Matthew Gilpin enjoys a long, delicious and typically Spanish lunch in Ibiza, with incredible drinks to boot
‘A beber y a tragar, que el mundo se va a acabar.’
As a gin maker and cocktail explorer I believe the essence of a great drink cannot be described in terms of the liquid or recipe alone. Just as important are the place, time and company in which it is (or ought to be) drunk. It is a moment in time not just a chemical formula. Here’s an example:
Lunch is the main event in Spain and our epic comida was now in its fifth hour. We sat, feet in the sand, a few yards from the sea at Yemanjá, an Ibiza institution. The sun was still hot.
Our table was rough varnished wood under a dried palm leaf palapa. At one end Sebastian Fogg and Laura Montana – London and New York’s restaurant power couple – analysing proceedings with a forensic eye for detail. At the other end, under a jaunty Panama, chatting animatedly to my wife, Kristina, was ‘Ginger Byron’ Lang, for many years Gordon Ramsay’s service director. Then, Craig and Kathryn Allen. He’s a creative director, design purist and, as it happens, author of a seminal book on Catalan cooking. A party that knew its stuff.
We had dissected, devoured and debated sweating acorn-fed jamon iberico, bittersweet pimentos padron, maximalist paella mixta and unctuous arroz negro with sangria blanca and dark Spanish rosado. Nothing too adventurous but all perfectly executed. Craig gave the seal of approval.
As a round of cortado coffees arrived I was expecting the typical postprandial Hierbas Ibicencas. This is the heavily herbed, sweet aniseed-based liqueur served before the bill at pretty much every Ibiza restaurant. Sometimes home-made and thick as syrup or, more frequently, the version mass produced by local distiller, Mari Mayans.
To some, Hierbas is the true taste of the island and it is a great evocative drink but like many aspects of Ibiza it doesn’t travel particularly well. I wouldn’t recommend taking a bottle to a party in London unless you know the host is a fan, or a DJ.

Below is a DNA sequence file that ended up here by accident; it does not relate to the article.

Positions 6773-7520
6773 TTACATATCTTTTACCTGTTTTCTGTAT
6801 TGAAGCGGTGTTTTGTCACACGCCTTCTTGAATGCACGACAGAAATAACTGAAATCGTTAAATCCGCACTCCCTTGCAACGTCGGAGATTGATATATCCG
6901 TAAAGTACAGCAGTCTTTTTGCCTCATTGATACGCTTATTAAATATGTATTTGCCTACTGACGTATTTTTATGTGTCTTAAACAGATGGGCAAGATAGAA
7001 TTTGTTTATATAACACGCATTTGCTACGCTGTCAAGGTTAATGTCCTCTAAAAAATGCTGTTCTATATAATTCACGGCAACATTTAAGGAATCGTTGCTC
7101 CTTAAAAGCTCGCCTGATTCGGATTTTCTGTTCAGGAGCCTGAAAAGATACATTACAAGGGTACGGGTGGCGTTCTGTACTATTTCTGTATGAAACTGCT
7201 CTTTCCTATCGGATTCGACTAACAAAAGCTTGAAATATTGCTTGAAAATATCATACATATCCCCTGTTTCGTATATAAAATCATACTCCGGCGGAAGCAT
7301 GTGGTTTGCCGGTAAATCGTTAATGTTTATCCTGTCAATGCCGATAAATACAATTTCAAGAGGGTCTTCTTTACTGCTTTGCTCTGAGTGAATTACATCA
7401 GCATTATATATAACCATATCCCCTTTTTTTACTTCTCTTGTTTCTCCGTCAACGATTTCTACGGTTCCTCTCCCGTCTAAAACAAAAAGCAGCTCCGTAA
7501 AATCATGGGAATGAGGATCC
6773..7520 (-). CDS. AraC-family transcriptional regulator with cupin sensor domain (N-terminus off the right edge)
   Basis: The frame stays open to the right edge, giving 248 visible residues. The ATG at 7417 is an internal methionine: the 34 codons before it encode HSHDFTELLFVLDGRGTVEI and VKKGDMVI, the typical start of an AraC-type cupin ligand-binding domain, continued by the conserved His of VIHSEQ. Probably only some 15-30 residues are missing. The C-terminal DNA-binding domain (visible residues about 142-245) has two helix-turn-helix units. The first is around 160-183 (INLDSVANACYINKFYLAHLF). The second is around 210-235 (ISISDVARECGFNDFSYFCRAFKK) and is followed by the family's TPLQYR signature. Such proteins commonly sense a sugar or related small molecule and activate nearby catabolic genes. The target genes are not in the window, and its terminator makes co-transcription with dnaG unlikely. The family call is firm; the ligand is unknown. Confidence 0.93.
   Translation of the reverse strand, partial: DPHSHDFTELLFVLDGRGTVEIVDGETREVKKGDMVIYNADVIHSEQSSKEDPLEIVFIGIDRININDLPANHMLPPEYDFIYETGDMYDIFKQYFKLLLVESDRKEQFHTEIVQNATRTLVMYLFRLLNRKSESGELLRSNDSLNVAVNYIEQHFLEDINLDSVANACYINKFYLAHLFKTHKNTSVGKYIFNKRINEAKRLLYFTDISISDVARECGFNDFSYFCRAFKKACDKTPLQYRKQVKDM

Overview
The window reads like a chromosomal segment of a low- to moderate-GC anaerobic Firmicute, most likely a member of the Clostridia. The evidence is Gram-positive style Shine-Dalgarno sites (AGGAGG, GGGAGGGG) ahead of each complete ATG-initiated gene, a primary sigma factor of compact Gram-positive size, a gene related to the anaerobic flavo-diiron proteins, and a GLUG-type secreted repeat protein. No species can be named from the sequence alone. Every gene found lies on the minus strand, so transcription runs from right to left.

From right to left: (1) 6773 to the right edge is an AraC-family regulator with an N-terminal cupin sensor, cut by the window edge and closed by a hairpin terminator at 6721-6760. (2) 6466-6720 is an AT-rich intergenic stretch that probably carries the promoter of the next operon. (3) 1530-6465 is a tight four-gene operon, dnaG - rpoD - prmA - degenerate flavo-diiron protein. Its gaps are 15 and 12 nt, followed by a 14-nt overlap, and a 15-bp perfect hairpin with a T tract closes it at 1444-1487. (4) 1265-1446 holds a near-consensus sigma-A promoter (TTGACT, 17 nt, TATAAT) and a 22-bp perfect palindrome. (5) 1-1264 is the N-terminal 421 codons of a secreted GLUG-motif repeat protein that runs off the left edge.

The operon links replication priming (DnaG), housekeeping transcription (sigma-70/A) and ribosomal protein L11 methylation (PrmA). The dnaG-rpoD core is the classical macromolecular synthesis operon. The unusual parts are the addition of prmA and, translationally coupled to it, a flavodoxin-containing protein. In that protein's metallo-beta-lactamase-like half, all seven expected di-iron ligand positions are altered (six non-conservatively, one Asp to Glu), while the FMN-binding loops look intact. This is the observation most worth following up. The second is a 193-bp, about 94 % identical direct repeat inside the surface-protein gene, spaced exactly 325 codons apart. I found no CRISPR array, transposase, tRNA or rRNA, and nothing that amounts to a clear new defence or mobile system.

Seb clearly had other plans: “Señor Gilpin! Sol y Sombra!” He passed over a brandy glass. Liquid lay in two layers – tan above clear – surrounding a single, large, very cold, very Spanish, ice cube. I took a sip: Brandy. Osborne Veterano. I’m a huge fan of unpretentious Spanish brandy. It tastes as I thought brandy should when I was a boy and knew no better.
I stirred slowly with a finger, as some drinks demand. The Negroni is one, the Sol y Sombra another. Below lay clear Anis. A spirit from another age. The combination – medicinal, sweet, complex, astringent and heady. Most Spaniards would say a grandfather’s drink, redolent of España Cañi “Gypsy Spain”. An acquired taste, not for the faint of heart. The use of ice might be considered a modern affectation by the purist from Madrid but I prefer it nevertheless
I thought back to Seville during Semana Santa some years ago. We were there for the tapas at one of the old bars near the bullring – the Real Maestranza. The Sol y Sombra bebida, named for the half-shaded, half-sun exposed bullring seats, contrasts the sensual and astringent with tradition and authenticity, deeply rooted in its place.
Here it is: Light and dark, life and death, sweet and bitter, dancing in the eternal afternoon. The mystery of Spain in a glass.
So much more than a cocktail.
‘Let us eat and drink, for the world will end.’
SOL y SOMBRA cocktail recipe
50ml Osborne “Veterano” brandy
50ml Anis del Mono
Large Ice cube (optional)
Build with brandy over anis in a small brandy glass with one cube of ice.
Cala Jondal, Ibiza, +34 971 187 481
Matthew Gilpin is a former Royal Navy officer, barrister and fund manager is the founder of Gilpin’s Gin. He studied Law at Oriel College Oxford and is a Fellow of the Royal Geographical Society.